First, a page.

Driving efficiencies in training with algorithms

Arm your workforce with precisely the skills to perform their roles more efficiently and your business will truly prosper, Chris Littlewood says

The need to train staff to ensure the workforce is able effectively to drive the business forward is a well-recognised business priority. But despite this, there is a shortfall being seen in terms of implementing training in practice. Research conducted by Filtered.com with Opinium of 2,000 UK employees indicated that only 25 per cent had received training, despite 60 per cent claiming they needed support in developing key workplace skills to perform successfully.

A disconnect exists then in the training requirements of staff vs what’s being delivered.  Further digging shows that time (40 per cent) and cost (31 per cent) are the main barriers to training. In looking to find a solution to this, Filtered established that finding ways to personalise training for staff, to ensure each student is taught just what they need to learn, is one way of reducing the drain on resources. Creating a smart algorithm for digital learning modules, that intelligently strips out material that a student already knows, or that isn’t valuable in their work, is one way of doing this.

Algorithms in general

The use of algorithms is widespread and mature in many online industries – from Shazam helping you to identify the tune playing in a bar, to your online bank encrypting information so it can be communicated securely to the Cloud, or Google correctly identifying that you wanted to read this article from a few search terms. Many of these companies are doing almost exactly what needs to be done with training – they are selecting content for an individual based on what’s known about them.

So surely we can just copy this process and apply these algorithmic techniques to L&D? Well, yes and no. Undoubtedly there’s a lot to learn from these giants of prioritisation, like Google, but there are some specifics of training that mean we have to adapt their approach. An example relates to the importance of getting recommendations right. When Amazon recommends that I buy something I don’t want, sure they might have missed a sale, but I’ve wasted no time. Generally with products, the buyer can make a well-informed decision as to whether they want the product instantly. With training content, the student will generally be taking a leap-of-faith in committing time to the material that’s being recommended, so the onus on making all recommendations useful is much higher.

We’ve crystallised our experience of developing algorithms into five principles. Some of these apply generally to the use of algorithms for personalisation; some are particular to training.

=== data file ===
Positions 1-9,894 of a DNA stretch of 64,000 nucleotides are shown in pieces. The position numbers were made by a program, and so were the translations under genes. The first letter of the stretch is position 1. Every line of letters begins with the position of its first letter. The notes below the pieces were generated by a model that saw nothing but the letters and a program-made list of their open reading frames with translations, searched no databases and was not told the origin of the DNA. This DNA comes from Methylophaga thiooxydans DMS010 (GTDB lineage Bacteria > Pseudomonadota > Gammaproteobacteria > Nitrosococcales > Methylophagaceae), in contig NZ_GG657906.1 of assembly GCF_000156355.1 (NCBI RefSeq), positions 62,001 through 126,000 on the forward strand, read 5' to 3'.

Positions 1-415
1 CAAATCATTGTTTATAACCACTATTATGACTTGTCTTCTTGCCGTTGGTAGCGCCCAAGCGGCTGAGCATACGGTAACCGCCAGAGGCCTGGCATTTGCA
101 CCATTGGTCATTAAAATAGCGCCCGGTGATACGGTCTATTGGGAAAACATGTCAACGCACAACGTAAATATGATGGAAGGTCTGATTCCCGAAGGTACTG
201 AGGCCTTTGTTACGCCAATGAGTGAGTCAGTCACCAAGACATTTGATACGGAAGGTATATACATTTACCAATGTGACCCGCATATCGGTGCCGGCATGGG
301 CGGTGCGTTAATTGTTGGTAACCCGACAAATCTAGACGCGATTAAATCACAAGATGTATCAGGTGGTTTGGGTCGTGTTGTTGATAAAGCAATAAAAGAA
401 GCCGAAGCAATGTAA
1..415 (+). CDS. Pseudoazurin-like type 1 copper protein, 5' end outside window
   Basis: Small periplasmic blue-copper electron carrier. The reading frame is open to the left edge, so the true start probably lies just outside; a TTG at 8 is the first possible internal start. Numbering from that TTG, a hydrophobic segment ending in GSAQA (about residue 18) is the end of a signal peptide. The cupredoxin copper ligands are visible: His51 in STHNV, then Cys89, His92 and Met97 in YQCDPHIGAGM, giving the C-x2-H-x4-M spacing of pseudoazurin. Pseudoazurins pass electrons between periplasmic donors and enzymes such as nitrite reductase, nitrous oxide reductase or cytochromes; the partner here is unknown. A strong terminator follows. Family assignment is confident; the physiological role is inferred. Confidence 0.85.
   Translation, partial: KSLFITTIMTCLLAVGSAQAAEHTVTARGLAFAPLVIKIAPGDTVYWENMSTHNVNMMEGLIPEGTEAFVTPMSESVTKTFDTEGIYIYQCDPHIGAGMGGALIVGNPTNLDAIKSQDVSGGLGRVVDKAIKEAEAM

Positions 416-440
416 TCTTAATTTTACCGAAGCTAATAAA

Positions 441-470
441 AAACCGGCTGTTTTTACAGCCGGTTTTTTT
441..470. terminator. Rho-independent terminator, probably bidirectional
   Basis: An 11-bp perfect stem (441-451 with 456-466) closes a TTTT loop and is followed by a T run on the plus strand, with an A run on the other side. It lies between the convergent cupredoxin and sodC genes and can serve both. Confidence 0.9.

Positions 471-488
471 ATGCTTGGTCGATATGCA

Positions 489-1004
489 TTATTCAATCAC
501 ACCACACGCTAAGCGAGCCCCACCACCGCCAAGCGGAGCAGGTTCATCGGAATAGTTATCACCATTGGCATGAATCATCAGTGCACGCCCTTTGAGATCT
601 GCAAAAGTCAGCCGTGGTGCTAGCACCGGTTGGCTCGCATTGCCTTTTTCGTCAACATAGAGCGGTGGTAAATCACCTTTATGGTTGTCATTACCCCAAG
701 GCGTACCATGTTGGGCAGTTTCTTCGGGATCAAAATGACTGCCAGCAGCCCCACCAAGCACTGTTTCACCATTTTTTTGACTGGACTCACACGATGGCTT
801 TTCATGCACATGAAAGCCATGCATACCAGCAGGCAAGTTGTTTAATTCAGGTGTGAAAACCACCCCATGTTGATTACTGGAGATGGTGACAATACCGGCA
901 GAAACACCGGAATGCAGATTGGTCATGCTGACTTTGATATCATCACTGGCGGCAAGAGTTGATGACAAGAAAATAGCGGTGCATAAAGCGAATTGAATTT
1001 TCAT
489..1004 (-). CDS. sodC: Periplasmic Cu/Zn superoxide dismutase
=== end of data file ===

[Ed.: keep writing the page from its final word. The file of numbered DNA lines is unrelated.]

Principle 1: Evidence basis

Personalise content according to evidence from users.

This almost goes without saying, but your algorithm needs to have a foundation in real user data to stand a chance of returning reliable results. Often usage data will be at a premium, even in online businesses with global users, because training content is continually revised and extended. So treat evidence like this like gold.

Principle 2: User focus

Inferences need to be useful for real users, so you need a good understanding of them.

Having said that data are paramount in Principle 1, we need to add a caveat that the training that we present to students is coherent as a whole. There is a danger, when employing algorithms that the micro-decisions being made do not add up to a sensible whole. For example, Filtered users study courses, so we need to think not only about which course modules are most relevant to each student, but also how those selected modules fit together to form a complete course.

Principle 3: Supplementarity

Add to rather than replace a user’s own insight.

Students of training materials will often have a strong, and accurate, idea of what they need to learn, and how they want to learn it. So it is important that any insight an algorithm can add in personalising their training enhances rather than replaces this prior knowledge.

Principle 4: Transparency

Explain clearly why the decisions of an algorithm are what they are.

This principle is about gaining the trust of your students. If you are asking someone to commit time to training, they are more likely to be engaged if they trust your advice. If it is clear why a training recommendation is being made, students are more likely to trust the advice and to make more robust decisions as to whether to accept the recommendation. This principle lay behind our decision to develop our own user-clustering and Bayes’ theorem-based algorithm, rather than use an off-the-shelf but black-box machine learning algorithm. Our Bayes-based approach means we can isolate the effect of each piece of information on a student’s tailored course, so the algorithm’s decisions can be unpicked step-by-step.

Principle 5: Acknowledge uncertainty

Give information on the confidence that can be ascribed to an algorithm’s decisions.

This principle is about empowering your students to make good decisions about their own training.  If you can (in a clear and simple way) let students know how certain you are that some training material is relevant, they can supplement your advice with their own judgment more intelligently.

Working smarter, by incorporating ways to personalise learning materials to reduce time and cost is becoming a key enabler of robust and effective training. But beyond time and cost, the opportunity to deliver what is truly valuable to the student’s role, significantly increases the impact of the training on performance.  Arm your workforce with precisely the skills to perform their roles more efficiently and your business will truly prosper.


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